Last month Google announced a first-party and fully managed solution called Google Cloud VMware Engine (GCVE), which was in limited early access since January 2020. Google Cloud VMware Engine is now generally available to all starting in US-east and US-west regions with plans to add eight more regions by the end of the year. When deployed, customers will receive a GCVE private cloud, which consists of ESXi Hosts, vCenter Server, vSAN, and NSX-T running on Google Cloud bare metal. Also included is VMware HCX, which allows customers to extend and migrate workloads from on-premises to GCVE and between GCVE private clouds.
As part of the GCVE service availability, customers have several pricing options: on-demand (per-hour), 1yr commitment, and 3yr commitment, which includes the cost of infrastructure, licensing, and support. Billing is handled through Google Cloud; for more details, please see the following. The GCVE service allows customers to focus on workloads while Google manages all other aspects of the service, including the lifecycle of the vSphere environment.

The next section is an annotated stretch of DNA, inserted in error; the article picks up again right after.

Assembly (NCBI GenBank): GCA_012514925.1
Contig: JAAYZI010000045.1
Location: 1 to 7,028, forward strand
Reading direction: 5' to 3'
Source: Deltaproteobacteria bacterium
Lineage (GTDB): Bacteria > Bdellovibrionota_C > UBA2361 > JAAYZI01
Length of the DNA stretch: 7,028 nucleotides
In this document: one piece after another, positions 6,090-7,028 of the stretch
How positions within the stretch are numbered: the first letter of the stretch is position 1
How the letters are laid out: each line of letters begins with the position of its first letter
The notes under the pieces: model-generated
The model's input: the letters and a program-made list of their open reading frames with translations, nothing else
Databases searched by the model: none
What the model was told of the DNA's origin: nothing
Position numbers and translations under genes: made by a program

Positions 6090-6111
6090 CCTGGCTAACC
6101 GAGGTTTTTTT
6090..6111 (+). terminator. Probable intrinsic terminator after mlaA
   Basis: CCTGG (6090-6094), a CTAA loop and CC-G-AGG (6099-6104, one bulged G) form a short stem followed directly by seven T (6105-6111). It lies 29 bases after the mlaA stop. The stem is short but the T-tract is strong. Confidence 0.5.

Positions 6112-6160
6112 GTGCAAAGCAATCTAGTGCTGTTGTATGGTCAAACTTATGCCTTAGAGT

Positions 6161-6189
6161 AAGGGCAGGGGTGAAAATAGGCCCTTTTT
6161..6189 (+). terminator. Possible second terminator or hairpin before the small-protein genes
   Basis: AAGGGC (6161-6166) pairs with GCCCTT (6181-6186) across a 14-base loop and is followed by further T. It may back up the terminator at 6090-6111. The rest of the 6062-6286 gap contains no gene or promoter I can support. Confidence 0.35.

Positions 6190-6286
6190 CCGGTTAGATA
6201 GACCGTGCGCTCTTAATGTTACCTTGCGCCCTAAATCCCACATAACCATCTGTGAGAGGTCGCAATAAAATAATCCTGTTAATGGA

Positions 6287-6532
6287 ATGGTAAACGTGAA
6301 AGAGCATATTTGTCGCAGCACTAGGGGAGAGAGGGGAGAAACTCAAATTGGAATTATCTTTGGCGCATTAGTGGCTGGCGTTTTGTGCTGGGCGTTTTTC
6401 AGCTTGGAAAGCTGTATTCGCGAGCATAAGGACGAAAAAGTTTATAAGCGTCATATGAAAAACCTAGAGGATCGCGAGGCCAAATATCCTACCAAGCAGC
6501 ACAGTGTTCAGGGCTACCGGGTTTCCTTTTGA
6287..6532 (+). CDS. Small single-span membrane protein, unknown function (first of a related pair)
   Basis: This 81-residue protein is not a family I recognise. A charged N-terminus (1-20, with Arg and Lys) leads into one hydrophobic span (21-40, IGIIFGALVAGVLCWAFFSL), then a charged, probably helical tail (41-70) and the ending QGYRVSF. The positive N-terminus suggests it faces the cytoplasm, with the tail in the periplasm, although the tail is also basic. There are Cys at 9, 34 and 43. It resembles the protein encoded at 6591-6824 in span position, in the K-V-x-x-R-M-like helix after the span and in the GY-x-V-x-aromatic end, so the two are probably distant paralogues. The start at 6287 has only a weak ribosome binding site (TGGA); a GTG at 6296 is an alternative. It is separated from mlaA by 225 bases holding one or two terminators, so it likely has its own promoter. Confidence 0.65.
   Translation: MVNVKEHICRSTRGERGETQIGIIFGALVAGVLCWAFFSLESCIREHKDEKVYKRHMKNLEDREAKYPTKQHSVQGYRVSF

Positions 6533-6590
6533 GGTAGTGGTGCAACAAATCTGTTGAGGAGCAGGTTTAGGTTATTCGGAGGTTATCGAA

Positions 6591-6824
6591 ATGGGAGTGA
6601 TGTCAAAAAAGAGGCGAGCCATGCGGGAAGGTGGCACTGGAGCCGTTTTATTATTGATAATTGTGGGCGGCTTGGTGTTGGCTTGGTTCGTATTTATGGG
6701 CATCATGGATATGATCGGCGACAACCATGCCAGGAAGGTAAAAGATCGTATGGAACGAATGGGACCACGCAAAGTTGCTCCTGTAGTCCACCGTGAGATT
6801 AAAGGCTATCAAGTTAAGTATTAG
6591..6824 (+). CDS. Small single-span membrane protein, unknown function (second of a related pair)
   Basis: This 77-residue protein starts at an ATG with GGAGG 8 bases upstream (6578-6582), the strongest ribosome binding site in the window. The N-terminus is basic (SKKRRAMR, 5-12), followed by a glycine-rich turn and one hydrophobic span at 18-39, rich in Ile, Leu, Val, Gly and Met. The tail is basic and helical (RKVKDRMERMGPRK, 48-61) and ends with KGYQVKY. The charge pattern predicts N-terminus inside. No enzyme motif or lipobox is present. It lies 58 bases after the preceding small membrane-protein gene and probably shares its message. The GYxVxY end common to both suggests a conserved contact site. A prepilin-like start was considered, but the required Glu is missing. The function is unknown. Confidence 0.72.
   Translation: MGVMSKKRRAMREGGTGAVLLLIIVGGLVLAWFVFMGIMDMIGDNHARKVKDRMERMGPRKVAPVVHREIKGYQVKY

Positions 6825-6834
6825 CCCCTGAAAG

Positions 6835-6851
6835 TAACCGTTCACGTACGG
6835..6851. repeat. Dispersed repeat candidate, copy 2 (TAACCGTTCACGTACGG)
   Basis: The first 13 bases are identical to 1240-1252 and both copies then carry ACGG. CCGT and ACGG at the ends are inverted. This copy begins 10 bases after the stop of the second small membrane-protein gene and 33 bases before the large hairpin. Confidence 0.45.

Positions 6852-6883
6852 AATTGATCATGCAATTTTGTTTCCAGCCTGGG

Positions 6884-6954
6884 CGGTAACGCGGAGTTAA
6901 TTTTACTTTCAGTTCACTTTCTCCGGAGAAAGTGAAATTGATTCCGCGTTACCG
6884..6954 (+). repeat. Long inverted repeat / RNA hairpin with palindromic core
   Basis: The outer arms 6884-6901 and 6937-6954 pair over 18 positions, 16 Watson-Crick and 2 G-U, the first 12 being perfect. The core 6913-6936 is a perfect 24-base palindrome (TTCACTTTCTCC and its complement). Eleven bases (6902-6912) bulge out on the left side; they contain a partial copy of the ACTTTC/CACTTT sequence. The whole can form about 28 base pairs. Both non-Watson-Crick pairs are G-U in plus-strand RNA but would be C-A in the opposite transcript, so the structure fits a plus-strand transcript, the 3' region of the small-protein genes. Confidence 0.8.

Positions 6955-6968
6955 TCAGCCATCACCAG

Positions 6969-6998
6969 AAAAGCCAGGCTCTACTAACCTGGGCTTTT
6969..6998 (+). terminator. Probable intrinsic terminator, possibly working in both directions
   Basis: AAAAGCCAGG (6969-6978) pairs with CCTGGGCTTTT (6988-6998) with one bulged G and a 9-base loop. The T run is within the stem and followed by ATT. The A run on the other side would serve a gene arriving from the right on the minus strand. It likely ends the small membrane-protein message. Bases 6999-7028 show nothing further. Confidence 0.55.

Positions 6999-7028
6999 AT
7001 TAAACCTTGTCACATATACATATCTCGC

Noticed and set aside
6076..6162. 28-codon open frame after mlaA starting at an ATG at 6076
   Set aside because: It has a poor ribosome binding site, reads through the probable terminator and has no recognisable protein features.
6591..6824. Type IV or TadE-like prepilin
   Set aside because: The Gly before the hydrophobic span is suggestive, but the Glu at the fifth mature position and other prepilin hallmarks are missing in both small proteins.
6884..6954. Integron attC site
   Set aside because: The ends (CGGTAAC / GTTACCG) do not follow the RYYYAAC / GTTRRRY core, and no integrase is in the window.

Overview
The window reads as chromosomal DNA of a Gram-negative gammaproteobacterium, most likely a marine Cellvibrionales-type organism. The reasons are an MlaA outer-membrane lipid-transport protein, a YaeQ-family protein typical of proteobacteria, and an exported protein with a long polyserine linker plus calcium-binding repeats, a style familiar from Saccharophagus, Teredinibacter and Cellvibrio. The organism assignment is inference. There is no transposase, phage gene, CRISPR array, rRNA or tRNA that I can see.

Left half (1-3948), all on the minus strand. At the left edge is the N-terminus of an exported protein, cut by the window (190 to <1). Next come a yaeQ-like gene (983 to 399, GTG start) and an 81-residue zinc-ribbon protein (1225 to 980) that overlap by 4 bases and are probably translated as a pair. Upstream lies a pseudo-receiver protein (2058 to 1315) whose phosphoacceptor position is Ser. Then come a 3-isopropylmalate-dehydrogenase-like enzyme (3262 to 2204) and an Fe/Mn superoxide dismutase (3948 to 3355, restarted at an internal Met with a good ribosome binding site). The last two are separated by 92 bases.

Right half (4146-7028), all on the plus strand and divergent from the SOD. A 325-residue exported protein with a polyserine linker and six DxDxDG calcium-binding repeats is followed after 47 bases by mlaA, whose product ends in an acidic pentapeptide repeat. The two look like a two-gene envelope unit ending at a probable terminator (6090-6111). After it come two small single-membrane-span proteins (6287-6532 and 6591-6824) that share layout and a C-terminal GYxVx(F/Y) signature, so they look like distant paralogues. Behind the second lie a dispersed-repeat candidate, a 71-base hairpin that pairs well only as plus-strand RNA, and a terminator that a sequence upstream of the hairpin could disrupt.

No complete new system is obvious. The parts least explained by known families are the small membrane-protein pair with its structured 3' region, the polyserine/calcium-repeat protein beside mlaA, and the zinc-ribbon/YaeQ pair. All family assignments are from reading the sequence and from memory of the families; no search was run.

To get started with GCVE first requires enabling the VMware Engine API in the Google Cloud console. This will need to be done on a per-project basis. Next, you’ll need to request a quota which is located under IAM & Admin. A quota is a way to verify, protect against unexpected usage, and prevent misuse. Each project in Google Cloud could have a different quota. Once your quota request has been accepted, we can start getting ready to deploy a GCVE private cloud.
The GCVE service configuration will consist of a minimum of 3 nodes and can scale up to 16 nodes per cluster (roughly 15 mins per node add) or 64 nodes in a single private cloud. Each GCVE node has the following specifications: